The regular Tittabawassee-Saginaw Rivers Contamination Community Advisory Group meeting is 6 p.m. Monday at the Four Points Sheraton in Saginaw Township, said EPA Community Involvement Coordinator Patricia Krause. The EPA helped form the group in 2009 to connect with the public about the clean up and to receive feedback.

The environmental agency will hold another public forum in the spring to propose cleanup options in a three-mile segment of the Tittabawassee River near the Dow Chemical Co. plant in Midland. Construction for that cleanup will start in 2012, Logan said.

Residents with questions can call Krause at (800) 621-8431. Comments also may be e-mailed to Krause at krause.patricia@epa.gov.

Lone Tree Council member Michelle Hurd-Riddick resigned from the community advisory group because she felt the group was not addressing the cleanup well.

The Lone Tree Council, a Bay City-based environmental group, would like to see the EPA place sediment traps into the Saginaw River, reimburse families for their homes if they decide to move and educate people who eat fish from the rivers, Hurd-Riddick said.
Comments Feed View
zagmeyer January 15, 2011 at 11:15AM

EPA relocated a neighborhood in Florida that had 200 ppt. of dioxin. Tittabawasse residents have thousands, and tens of thousands ppt. of dioxin that is replenished every time it floods in their yards.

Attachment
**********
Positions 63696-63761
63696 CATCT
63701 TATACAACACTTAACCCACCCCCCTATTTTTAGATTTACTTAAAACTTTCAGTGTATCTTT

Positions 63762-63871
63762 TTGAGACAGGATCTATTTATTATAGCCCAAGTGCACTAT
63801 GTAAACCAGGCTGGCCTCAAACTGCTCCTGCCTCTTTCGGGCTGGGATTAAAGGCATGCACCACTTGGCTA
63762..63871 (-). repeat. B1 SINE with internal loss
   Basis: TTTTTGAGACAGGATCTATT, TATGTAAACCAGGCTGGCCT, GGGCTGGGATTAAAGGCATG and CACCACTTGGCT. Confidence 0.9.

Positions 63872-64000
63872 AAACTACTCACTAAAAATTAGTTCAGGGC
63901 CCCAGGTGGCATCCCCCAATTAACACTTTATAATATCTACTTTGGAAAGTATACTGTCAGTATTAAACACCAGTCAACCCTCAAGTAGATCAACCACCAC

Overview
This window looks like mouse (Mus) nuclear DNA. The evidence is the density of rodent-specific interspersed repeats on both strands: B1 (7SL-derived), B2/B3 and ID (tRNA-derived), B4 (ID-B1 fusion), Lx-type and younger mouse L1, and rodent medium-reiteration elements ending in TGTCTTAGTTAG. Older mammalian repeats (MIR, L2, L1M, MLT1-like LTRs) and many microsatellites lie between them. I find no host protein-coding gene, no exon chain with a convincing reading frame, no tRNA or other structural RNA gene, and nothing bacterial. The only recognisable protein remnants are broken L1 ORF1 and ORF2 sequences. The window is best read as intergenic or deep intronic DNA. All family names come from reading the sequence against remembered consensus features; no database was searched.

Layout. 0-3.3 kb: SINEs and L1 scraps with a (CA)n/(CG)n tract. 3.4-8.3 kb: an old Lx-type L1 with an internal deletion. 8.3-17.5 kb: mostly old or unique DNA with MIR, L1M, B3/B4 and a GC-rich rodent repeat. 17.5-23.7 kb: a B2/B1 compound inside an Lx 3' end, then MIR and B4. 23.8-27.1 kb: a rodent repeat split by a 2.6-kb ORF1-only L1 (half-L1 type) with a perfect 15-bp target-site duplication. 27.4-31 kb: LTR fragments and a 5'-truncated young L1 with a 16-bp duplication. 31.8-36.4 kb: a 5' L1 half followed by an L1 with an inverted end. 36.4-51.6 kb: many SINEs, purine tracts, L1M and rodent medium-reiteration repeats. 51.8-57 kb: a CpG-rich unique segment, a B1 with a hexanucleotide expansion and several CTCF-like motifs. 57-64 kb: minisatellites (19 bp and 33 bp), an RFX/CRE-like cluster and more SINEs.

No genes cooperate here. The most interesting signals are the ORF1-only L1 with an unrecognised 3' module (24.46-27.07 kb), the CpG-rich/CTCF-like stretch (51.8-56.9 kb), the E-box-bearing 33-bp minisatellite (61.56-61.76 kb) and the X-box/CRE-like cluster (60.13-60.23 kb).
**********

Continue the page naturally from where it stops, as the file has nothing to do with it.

What they are offering here is pitiful. It will not protect the residents. You can thank Dow and your local and state politicians and the chamber of commerce for this, as well as the corrupt EPA. Protect the profits above public health always!

challenger04 January 15, 2011 at 11:44AM

zagmeyer, I agree with you. While we're at it, don't forget the pollution caused by GM in Bay City. The politicos' solution? Post shameful signs warning everyone not to eat the fish (too often) from the Saginaw river. I wonder what the tourists think of that? Oops! What tourists?

I remember when every bar and restaurant in the Bay and Tuscola areas had excellent Friday fish frys. The good ole days...

smokin' monkey January 15, 2011 at 11:55AM

@challenger04, they should now have "political frys" on friday of all the politicians who were on the take and allowed this to happen to our beautiful river system.

challenger04 January 15, 2011 at 12:27PM

Yes, smokin'monkey, you are aiming at the right target. Had they even thought about protecting our greatest resource, we would have fisherman lining the river shores, and commercial fishermen and restaurants (serving tourists and locals) making a living here.

zagmeyer January 15, 2011 at 1:06PM